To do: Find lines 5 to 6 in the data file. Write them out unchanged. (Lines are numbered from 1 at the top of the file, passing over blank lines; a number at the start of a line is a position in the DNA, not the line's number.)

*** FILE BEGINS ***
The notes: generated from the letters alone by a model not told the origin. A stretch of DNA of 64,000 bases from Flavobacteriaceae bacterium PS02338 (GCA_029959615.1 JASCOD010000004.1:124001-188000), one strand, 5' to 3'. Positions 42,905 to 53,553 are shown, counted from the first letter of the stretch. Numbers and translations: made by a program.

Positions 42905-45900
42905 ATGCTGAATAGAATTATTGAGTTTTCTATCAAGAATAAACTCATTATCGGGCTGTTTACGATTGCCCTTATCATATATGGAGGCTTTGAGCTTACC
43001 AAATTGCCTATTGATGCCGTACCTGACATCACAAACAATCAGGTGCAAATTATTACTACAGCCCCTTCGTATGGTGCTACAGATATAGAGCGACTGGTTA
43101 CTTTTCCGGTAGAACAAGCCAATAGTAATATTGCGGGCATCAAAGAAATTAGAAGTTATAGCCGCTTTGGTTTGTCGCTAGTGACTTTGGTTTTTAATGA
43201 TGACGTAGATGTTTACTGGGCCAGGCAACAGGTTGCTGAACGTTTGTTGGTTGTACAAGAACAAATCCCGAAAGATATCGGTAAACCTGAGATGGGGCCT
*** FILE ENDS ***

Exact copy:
43101 CTTTTCCGGTAGAACAAGCCAATAGTAATATTGCGGGCATCAAAGAAATTAGAAGTTATAGCCGCTTTGGTTTGTCGCTAGTGACTTTGGTTTTTAATGA
43201 TGACGTAGATGTTTACTGGGCCAGGCAACAGGTTGCTGAACGTTTGTTGGTTGTACAAGAACAAATCCCGAAAGATATCGGTAAACCTGAGATGGGGCCT